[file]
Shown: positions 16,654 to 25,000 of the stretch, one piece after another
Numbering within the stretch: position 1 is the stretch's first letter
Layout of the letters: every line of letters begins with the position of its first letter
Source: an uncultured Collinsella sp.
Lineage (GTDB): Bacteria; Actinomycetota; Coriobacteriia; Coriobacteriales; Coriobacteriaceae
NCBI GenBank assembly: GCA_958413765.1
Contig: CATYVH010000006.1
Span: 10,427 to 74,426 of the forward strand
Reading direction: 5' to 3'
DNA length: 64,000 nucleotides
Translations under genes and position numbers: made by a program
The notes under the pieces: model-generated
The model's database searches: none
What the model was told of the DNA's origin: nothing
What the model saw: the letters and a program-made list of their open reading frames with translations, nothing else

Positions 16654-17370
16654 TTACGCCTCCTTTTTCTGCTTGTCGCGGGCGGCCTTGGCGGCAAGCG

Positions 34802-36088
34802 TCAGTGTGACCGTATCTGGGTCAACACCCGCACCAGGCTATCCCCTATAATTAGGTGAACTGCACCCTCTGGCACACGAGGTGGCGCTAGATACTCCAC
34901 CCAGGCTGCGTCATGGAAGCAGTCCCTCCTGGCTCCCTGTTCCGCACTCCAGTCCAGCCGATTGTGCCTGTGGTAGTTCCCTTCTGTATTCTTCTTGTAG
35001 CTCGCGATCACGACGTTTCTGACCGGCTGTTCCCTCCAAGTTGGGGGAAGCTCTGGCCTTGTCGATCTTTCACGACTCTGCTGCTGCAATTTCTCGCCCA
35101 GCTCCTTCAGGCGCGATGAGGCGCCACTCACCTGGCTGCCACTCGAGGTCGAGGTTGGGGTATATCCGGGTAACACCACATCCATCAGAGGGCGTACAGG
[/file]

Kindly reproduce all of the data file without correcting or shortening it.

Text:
Shown: positions 16,654 to 25,000 of the stretch, one piece after another
Numbering within the stretch: position 1 is the stretch's first letter
Layout of the letters: every line of letters begins with the position of its first letter
Source: an uncultured Collinsella sp.
Lineage (GTDB): Bacteria; Actinomycetota; Coriobacteriia; Coriobacteriales; Coriobacteriaceae
NCBI GenBank assembly: GCA_958413765.1
Contig: CATYVH010000006.1
Span: 10,427 to 74,426 of the forward strand
Reading direction: 5' to 3'
DNA length: 64,000 nucleotides
Translations under genes and position numbers: made by a program
The notes under the pieces: model-generated
The model's database searches: none
What the model was told of the DNA's origin: nothing
What the model saw: the letters and a program-made list of their open reading frames with translations, nothing else

Positions 16654-17370
16654 TTACGCCTCCTTTTTCTGCTTGTCGCGGGCGGCCTTGGCGGCAAGCG

Positions 34802-36088
34802 TCAGTGTGACCGTATCTGGGTCAACACCCGCACCAGGCTATCCCCTATAATTAGGTGAACTGCACCCTCTGGCACACGAGGTGGCGCTAGATACTCCAC
34901 CCAGGCTGCGTCATGGAAGCAGTCCCTCCTGGCTCCCTGTTCCGCACTCCAGTCCAGCCGATTGTGCCTGTGGTAGTTCCCTTCTGTATTCTTCTTGTAG
35001 CTCGCGATCACGACGTTTCTGACCGGCTGTTCCCTCCAAGTTGGGGGAAGCTCTGGCCTTGTCGATCTTTCACGACTCTGCTGCTGCAATTTCTCGCCCA
35101 GCTCCTTCAGGCGCGATGAGGCGCCACTCACCTGGCTGCCACTCGAGGTCGAGGTTGGGGTATATCCGGGTAACACCACATCCATCAGAGGGCGTACAGG